New Work

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The Bridge, 2010 Oil On Canvas 52 X 114 Inches © artist
New Work

740 N. Wells St.
Chicago, IL 60654
April 2nd, 2010 - May 8th, 2010
Opening: April 2nd, 2010 5:30 PM - 8:00 PM

River North/Near North Side
Tuesday through Friday 11:00 to 6:00, Saturday 11:00 am to 5:00 pm, other times by appointment


Re-Inventions of Life in Its Various Forms

 The Bridge

Carl Hammer Gallery is once again honored to present the painting mastery of artist David Sharpe to the Chicago art community and to the visiting public from Art Chicago 2010.  The imagination of Sharpe’s palette of landscapes and figurative forms knows no boundary lines.  His intuitive senses are uncanny, as if he were working purely from an instinctive, compulsive-obsessive tradition.  Yet Sharpe remains in control throughout utilizing a display of dynamic interaction with ideas and subjects, all drawn from daily experiences while also addressing the traditions of painting both academic and outsider. 

One painting surely stands as a superb example of the artist capitalizing upon his day to day experiences in his new body of work.  The Bridge is a wonderfully expansive recollection from his daily traverse of the Manhattan Bridge across New York’s East River via the Q train, from home to studio and back again.  The painting captures the dynamic aspects of a spectacle unique to this view of lower Manhattan.  As the artist takes in the panoply of the majestic Brooklyn Bridge, the activity of the great New York Harbor, and the human rituals engaged in both, his gaze, painted with a kind of cosmic fascination, leads us, the viewer, into a wonderment of the combined visual relationships involved in such daily drama.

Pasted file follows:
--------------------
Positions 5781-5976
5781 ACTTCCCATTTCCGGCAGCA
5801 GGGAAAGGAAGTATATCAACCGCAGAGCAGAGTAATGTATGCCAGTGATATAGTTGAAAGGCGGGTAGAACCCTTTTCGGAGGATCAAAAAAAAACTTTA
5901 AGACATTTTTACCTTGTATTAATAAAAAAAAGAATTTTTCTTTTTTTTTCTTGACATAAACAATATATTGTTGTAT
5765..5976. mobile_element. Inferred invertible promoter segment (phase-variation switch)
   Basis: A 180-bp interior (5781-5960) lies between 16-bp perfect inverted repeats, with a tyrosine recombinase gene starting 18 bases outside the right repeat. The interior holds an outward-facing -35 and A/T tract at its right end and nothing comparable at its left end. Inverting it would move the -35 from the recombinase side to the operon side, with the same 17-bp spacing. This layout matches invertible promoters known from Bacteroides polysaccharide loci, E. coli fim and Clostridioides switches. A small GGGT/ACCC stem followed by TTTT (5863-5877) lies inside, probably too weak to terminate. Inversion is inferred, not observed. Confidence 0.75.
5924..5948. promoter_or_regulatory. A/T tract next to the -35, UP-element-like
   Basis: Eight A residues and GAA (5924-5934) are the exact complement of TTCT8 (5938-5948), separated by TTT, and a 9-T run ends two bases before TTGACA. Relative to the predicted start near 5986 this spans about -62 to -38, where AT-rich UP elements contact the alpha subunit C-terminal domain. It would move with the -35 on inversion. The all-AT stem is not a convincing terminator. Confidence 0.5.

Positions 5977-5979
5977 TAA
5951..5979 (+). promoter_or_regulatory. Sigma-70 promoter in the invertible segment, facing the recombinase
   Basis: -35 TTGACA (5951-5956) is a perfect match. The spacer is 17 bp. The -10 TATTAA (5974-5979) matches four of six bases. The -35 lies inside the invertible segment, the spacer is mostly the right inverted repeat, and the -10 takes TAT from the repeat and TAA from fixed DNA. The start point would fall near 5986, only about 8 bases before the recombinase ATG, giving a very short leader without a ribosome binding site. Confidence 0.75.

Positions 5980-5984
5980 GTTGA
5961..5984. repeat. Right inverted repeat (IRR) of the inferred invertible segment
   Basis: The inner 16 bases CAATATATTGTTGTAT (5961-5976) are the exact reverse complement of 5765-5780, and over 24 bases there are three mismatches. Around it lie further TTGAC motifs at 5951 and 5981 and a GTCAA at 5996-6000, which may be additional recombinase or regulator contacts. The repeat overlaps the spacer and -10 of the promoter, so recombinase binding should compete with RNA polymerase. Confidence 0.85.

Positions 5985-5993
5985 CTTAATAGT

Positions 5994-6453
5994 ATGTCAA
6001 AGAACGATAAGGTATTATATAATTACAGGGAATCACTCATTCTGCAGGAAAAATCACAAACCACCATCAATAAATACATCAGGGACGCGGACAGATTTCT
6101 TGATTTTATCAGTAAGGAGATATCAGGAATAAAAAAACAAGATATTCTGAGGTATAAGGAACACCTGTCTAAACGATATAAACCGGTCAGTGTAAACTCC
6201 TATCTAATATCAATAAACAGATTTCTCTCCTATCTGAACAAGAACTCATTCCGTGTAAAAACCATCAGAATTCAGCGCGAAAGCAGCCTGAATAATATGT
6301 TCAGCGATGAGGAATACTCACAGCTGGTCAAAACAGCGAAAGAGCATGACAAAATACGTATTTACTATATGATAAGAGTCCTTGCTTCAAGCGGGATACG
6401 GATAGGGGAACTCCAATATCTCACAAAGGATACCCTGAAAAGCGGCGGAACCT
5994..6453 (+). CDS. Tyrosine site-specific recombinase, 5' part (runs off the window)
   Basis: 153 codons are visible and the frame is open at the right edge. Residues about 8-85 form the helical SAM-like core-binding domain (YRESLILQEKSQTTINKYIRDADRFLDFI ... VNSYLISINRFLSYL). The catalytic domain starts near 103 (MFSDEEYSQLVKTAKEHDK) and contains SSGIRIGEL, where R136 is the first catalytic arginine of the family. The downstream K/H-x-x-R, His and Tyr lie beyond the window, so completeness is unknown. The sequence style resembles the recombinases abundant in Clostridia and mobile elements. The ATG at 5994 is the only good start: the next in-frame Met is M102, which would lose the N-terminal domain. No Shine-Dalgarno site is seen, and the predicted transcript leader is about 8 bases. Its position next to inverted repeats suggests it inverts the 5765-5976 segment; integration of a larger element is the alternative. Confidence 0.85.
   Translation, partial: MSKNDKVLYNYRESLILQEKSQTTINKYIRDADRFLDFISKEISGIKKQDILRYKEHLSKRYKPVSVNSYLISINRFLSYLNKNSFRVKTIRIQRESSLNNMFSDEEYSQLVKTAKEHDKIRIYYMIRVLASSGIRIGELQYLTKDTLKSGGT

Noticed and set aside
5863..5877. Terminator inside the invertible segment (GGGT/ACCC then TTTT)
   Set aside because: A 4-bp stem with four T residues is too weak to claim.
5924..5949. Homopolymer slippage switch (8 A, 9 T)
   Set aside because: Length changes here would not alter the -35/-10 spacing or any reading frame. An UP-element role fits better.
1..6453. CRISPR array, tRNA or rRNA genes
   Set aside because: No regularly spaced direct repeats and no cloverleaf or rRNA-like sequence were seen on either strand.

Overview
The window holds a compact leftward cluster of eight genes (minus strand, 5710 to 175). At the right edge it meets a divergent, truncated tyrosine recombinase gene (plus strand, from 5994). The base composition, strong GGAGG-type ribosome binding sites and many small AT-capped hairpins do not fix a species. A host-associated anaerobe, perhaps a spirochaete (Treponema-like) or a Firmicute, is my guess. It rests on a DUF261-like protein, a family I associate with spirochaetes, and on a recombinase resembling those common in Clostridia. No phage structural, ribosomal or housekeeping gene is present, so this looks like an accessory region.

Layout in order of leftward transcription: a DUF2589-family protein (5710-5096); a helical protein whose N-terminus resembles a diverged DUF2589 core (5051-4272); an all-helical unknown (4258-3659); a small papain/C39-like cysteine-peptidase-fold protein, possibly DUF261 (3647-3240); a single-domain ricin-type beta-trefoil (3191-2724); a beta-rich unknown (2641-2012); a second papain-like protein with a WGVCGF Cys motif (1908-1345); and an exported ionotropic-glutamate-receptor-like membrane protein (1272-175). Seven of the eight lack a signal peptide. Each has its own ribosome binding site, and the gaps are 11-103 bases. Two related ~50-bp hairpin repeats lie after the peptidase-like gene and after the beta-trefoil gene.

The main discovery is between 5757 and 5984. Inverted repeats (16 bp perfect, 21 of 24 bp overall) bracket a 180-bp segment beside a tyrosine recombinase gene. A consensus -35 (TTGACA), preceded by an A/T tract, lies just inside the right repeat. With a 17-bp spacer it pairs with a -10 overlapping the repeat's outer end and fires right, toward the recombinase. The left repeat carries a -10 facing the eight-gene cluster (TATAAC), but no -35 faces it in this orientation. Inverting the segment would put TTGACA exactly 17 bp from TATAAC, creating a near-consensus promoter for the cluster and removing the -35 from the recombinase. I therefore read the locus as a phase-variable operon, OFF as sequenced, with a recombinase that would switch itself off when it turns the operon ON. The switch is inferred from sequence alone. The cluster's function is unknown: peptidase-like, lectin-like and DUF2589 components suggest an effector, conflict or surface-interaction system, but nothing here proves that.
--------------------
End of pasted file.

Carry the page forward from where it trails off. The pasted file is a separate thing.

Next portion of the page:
In this current body of work, David Sharpe succeeds at doing what he does so very frequently - breaking new ground.  Working in a series of 18 x 24 inch paintings, the artist discovered that the smaller format lent itself to experimentation and, hence, greater innovation.  While there, he succeeded in creating a new and different dialogue with natural phenomena derived from the real world and not from TV, radio or digitally made up places.  In doing so, Sharpe has successfully fine tuned his way of looking at the real world, painting it in a new and personal way.  As in looking at a sunsets or creating a study of a still life scene, Sharpe’s experimentation with them does not end up cliché-like. But nothing is ever cliché about David Sharpe’s work.  His unending inventiveness and the void of stylistic sentimentality result in a vision full of incisive humor, yet permitting us to better “see” the human experience in a marvelously unique way.